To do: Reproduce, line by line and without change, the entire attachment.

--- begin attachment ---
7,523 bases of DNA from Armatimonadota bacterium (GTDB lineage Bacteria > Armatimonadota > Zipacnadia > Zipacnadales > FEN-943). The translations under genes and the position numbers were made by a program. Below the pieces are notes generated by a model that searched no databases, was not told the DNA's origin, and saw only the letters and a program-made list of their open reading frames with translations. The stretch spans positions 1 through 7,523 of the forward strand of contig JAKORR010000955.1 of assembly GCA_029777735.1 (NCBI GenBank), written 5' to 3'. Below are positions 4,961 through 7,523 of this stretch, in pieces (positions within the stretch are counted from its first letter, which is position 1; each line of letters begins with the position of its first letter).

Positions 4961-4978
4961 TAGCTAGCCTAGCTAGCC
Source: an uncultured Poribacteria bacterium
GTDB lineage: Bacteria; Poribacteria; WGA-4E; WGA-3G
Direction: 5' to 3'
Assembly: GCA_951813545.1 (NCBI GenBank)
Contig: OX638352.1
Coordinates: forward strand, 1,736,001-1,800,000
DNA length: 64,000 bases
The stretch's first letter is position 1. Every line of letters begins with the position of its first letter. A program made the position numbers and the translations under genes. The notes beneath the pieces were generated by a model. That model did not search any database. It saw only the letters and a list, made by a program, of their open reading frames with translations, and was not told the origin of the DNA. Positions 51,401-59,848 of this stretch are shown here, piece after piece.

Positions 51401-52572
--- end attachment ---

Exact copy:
7,523 bases of DNA from Armatimonadota bacterium (GTDB lineage Bacteria > Armatimonadota > Zipacnadia > Zipacnadales > FEN-943). The translations under genes and the position numbers were made by a program. Below the pieces are notes generated by a model that searched no databases, was not told the DNA's origin, and saw only the letters and a program-made list of their open reading frames with translations. The stretch spans positions 1 through 7,523 of the forward strand of contig JAKORR010000955.1 of assembly GCA_029777735.1 (NCBI GenBank), written 5' to 3'. Below are positions 4,961 through 7,523 of this stretch, in pieces (positions within the stretch are counted from its first letter, which is position 1; each line of letters begins with the position of its first letter).

Positions 4961-4978
4961 TAGCTAGCCTAGCTAGCC
Source: an uncultured Poribacteria bacterium
GTDB lineage: Bacteria; Poribacteria; WGA-4E; WGA-3G
Direction: 5' to 3'
Assembly: GCA_951813545.1 (NCBI GenBank)
Contig: OX638352.1
Coordinates: forward strand, 1,736,001-1,800,000
DNA length: 64,000 bases
The stretch's first letter is position 1. Every line of letters begins with the position of its first letter. A program made the position numbers and the translations under genes. The notes beneath the pieces were generated by a model. That model did not search any database. It saw only the letters and a list, made by a program, of their open reading frames with translations, and was not told the origin of the DNA. Positions 51,401-59,848 of this stretch are shown here, piece after piece.

Positions 51401-52572